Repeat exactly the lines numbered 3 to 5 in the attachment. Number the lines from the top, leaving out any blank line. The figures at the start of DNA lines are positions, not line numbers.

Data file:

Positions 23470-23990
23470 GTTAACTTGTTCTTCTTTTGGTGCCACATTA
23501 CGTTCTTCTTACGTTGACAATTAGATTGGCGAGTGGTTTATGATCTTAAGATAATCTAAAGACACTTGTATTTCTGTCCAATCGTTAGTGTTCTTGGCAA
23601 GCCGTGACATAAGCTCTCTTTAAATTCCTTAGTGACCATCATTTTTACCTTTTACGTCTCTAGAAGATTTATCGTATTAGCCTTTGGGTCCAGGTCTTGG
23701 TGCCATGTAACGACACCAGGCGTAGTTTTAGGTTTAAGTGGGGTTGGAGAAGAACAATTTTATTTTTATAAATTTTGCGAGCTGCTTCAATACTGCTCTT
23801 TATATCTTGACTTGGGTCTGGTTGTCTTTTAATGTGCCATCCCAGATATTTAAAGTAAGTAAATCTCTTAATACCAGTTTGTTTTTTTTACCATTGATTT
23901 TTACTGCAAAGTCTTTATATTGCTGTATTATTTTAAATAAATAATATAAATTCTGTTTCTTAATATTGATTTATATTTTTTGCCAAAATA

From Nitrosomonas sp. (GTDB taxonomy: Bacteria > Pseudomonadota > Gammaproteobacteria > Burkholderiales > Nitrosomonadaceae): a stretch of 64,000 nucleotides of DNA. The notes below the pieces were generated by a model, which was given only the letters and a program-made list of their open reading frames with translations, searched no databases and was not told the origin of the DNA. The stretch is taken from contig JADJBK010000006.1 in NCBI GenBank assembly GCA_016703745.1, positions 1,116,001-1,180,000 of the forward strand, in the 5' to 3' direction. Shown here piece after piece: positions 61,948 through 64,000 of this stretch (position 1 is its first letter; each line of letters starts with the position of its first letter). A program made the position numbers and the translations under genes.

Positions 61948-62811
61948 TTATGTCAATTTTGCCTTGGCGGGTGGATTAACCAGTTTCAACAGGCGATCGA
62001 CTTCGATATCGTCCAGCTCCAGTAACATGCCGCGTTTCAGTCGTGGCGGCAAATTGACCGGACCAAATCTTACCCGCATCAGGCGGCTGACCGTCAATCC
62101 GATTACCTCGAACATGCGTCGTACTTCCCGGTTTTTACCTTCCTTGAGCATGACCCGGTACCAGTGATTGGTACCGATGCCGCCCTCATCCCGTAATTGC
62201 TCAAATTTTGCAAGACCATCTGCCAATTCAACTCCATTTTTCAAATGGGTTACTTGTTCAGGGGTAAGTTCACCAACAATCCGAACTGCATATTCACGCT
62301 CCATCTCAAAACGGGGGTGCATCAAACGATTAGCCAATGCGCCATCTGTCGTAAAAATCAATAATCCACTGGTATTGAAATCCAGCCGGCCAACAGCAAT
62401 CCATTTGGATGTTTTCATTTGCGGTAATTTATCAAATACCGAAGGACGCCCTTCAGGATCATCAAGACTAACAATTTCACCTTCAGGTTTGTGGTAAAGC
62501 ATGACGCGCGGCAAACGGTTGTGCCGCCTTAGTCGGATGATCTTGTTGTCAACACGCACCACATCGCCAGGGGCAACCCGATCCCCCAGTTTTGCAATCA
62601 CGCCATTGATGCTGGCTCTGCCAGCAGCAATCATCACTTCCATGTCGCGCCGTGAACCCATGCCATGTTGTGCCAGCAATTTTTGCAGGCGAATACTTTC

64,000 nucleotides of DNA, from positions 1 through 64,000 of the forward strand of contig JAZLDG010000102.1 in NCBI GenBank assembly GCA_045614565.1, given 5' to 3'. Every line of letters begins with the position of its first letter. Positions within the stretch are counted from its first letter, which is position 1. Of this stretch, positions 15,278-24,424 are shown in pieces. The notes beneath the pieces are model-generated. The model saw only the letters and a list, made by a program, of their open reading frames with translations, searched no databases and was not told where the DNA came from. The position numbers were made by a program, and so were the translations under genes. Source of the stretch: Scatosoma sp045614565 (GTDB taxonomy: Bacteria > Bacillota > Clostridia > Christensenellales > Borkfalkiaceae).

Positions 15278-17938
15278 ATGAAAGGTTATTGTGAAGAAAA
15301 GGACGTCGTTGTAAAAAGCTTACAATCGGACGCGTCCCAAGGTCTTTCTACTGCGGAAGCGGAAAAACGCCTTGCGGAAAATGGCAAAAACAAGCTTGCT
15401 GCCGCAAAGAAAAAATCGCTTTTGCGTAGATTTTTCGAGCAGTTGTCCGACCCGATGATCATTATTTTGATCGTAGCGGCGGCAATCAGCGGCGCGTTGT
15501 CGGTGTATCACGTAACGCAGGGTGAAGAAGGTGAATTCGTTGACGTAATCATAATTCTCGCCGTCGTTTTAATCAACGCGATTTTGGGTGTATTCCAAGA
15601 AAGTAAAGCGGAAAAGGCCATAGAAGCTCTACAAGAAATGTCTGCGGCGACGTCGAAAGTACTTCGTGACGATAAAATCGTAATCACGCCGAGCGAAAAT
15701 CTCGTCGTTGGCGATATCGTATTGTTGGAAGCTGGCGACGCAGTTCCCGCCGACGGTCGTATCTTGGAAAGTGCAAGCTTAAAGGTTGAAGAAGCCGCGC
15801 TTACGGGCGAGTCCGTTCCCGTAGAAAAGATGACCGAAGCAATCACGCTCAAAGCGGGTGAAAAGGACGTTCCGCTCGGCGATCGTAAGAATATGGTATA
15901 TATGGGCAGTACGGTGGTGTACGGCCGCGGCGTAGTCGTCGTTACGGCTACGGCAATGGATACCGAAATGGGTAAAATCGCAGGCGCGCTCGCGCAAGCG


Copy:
23501 CGTTCTTCTTACGTTGACAATTAGATTGGCGAGTGGTTTATGATCTTAAGATAATCTAAAGACACTTGTATTTCTGTCCAATCGTTAGTGTTCTTGGCAA
23601 GCCGTGACATAAGCTCTCTTTAAATTCCTTAGTGACCATCATTTTTACCTTTTACGTCTCTAGAAGATTTATCGTATTAGCCTTTGGGTCCAGGTCTTGG
23701 TGCCATGTAACGACACCAGGCGTAGTTTTAGGTTTAAGTGGGGTTGGAGAAGAACAATTTTATTTTTATAAATTTTGCGAGCTGCTTCAATACTGCTCTT